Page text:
2016 Democratic National Convention Photo: Lorie Shaull
If you had a choice for a vacation, which of these cities would you find the most LGBTQ-friendly: Milwaukee, Houston or Miami Beach?
It’s not an idle question. In the summer of 2020, tens of thousands of people will descend upon one of those cities to attend the Democratic National Convention. Given how dependent the party is on its gay constituents, its choice will say a lot about the kind of campaign it’s expecting to conduct.
Each of the cities has a lot going for it. Miami Beach is probably the obvious choice, for the obvious reasons. Beaches, a vibrant nightlife, a diverse population–Miami Beach is ideal for all the time not spent on the convention floor (and not a lot is).
But Miami Beach is not without its problems. Just last April, a couple was viciously attacked for holding hands at Miami Beach Pride, as was a bystander who tried to intervene. Four men were eventually arrested for the attack and have been charged with a hate crime.
What made the episode even worse was how the police reacted. According to the couple, the responding officers didn’t bother to chase the attackers, even though they were still in sight. Morover, one of the officers told a victim “stop the drama, shut the fuck up,” while another cop said to “put ice on your face at home and you’ll be alright.”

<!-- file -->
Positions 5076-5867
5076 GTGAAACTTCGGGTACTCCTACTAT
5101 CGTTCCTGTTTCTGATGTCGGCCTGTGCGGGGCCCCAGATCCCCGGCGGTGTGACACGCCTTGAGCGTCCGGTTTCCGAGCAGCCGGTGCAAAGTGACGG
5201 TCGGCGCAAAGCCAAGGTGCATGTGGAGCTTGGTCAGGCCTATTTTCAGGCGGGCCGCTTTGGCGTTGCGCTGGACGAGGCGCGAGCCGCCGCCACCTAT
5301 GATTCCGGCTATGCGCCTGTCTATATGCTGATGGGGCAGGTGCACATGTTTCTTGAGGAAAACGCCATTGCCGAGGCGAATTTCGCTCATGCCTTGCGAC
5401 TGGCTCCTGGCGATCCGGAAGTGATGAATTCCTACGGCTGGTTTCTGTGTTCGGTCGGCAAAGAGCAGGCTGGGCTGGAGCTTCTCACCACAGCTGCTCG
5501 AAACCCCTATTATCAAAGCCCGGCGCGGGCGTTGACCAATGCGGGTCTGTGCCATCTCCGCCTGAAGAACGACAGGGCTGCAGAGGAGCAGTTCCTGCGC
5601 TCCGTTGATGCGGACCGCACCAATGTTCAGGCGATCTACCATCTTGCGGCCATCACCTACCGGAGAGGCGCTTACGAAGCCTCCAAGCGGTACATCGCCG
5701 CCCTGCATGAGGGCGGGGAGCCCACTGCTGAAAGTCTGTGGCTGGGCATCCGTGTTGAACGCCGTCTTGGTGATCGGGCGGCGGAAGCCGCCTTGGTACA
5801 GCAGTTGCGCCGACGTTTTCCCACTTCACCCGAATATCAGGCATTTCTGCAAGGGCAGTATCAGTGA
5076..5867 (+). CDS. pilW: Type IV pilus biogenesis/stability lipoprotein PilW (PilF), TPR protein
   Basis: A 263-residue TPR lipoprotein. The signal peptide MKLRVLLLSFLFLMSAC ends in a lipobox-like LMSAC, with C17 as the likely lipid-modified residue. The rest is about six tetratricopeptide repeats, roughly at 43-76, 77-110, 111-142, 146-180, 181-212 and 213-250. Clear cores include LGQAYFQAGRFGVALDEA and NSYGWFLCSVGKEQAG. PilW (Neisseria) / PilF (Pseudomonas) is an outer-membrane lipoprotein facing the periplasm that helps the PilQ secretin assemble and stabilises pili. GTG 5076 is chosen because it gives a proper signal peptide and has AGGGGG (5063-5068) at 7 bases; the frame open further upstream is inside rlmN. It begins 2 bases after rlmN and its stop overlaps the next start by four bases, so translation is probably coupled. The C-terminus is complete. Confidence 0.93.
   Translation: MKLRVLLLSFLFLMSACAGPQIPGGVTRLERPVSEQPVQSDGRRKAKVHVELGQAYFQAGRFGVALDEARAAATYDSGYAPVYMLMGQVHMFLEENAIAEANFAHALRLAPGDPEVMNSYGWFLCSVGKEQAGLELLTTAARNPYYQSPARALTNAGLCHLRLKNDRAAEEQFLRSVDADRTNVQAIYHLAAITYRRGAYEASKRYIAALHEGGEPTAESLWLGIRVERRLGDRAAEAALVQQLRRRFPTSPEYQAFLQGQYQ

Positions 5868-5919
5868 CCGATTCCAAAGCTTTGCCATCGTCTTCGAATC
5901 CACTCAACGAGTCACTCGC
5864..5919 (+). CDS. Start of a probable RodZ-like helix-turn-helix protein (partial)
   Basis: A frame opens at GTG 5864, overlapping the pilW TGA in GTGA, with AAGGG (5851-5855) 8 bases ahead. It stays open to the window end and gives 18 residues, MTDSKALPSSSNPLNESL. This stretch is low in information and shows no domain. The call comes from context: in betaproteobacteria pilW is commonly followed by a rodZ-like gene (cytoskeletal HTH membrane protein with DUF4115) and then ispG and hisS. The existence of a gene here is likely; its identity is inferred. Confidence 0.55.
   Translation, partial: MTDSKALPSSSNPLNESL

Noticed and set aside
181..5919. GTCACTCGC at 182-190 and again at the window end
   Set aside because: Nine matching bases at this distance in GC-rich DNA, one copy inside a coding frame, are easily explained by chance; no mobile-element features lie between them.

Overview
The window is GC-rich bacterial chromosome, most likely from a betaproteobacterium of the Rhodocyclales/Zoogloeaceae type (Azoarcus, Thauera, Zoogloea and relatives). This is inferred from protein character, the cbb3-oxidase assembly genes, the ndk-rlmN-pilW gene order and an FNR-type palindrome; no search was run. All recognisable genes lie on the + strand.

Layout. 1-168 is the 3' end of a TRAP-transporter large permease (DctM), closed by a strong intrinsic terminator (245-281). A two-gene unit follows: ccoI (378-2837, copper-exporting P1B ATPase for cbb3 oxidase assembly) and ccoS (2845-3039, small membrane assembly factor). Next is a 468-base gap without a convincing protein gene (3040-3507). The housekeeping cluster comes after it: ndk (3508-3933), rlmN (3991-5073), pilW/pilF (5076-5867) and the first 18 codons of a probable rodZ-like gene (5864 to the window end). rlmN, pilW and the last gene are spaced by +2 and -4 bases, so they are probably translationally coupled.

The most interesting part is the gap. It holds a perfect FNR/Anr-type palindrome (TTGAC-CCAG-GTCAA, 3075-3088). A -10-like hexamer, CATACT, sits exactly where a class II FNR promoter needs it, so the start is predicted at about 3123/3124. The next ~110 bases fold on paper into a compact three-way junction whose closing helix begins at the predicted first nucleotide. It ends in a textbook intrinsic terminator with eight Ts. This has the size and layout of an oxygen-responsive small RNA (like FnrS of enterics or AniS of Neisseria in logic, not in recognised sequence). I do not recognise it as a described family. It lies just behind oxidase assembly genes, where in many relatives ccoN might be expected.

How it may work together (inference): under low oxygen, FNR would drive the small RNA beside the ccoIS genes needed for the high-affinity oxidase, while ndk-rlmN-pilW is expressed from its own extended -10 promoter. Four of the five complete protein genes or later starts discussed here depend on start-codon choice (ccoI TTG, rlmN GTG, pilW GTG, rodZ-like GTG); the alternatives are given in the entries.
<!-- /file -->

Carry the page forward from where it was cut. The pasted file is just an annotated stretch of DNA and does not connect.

Houston also has a huge gay population, as might be expected in the nation’s fourth largest city. Montrose, the center of gay life, is a Texan version of San Francisco’s Castro District. For six years, the city had a lesbian mayor, Annise Parker, making it the first major U.S. city presided over by someone who was LGBTQ.
But it is Texas, and despite its liberal leanings, the city has a sizeable conservative Christian population. Superstar pastor Joel Oesteen, who has said gays are “not God’s best,” is headquartered in Houston. Parker and the religious right got into a fierce battle when the city sought to subpoena the sermons and notes of local pastors fighting a nondiscrimination ordinance. After an uproar, the subpoenas were withdrawn.
Milwaukee may be the least expected city on the list, but offers all the amenities you’d expect from a major urban area: a Pride Fest, nightlife, and an ecletic community. It also has a small-town feel; with a population of under 600,000, Milwaukee is by far the smallest of the three cities in contention.
Politically, Milwaukee would be the most interesting choice. Wisconsin has an openly lesbian Senator in Tammy Baldwin (who is in a tough re-election fight), but it is also the state where Republicans have been forcefully challenging the state’s progressive tradition.
Republican Gov. Scott Walker has turned the state into a showcase of right-wing legislation inspired by (and funded by) the Koch brothers. Walker fought against marriage equality tooth and nail and supported the Boy Scouts’ ban on gay scouts because it “protected children.”
More to the point is Wisconsin’s electoral value. Donald Trump won the state by a tiny margin. If Democrats can energize their voters to turn out, they can deprive Trump of Wisconsin’s electoral votes.
They have virtually no chance of doing that in Texas. As for Florida, it’s turning out to be a Trump stronghold.
Democrats will make a final decision later this year. Whichever city wins the nod will roll out the rainbow carpet for delegates. That will stand in sharp contrast to Charlotte, NC., the city Republicans chose for their 2020 convention.
That city is less than thrilled at the prospect, with the city council approving the bid only because of the financial boon it will bring.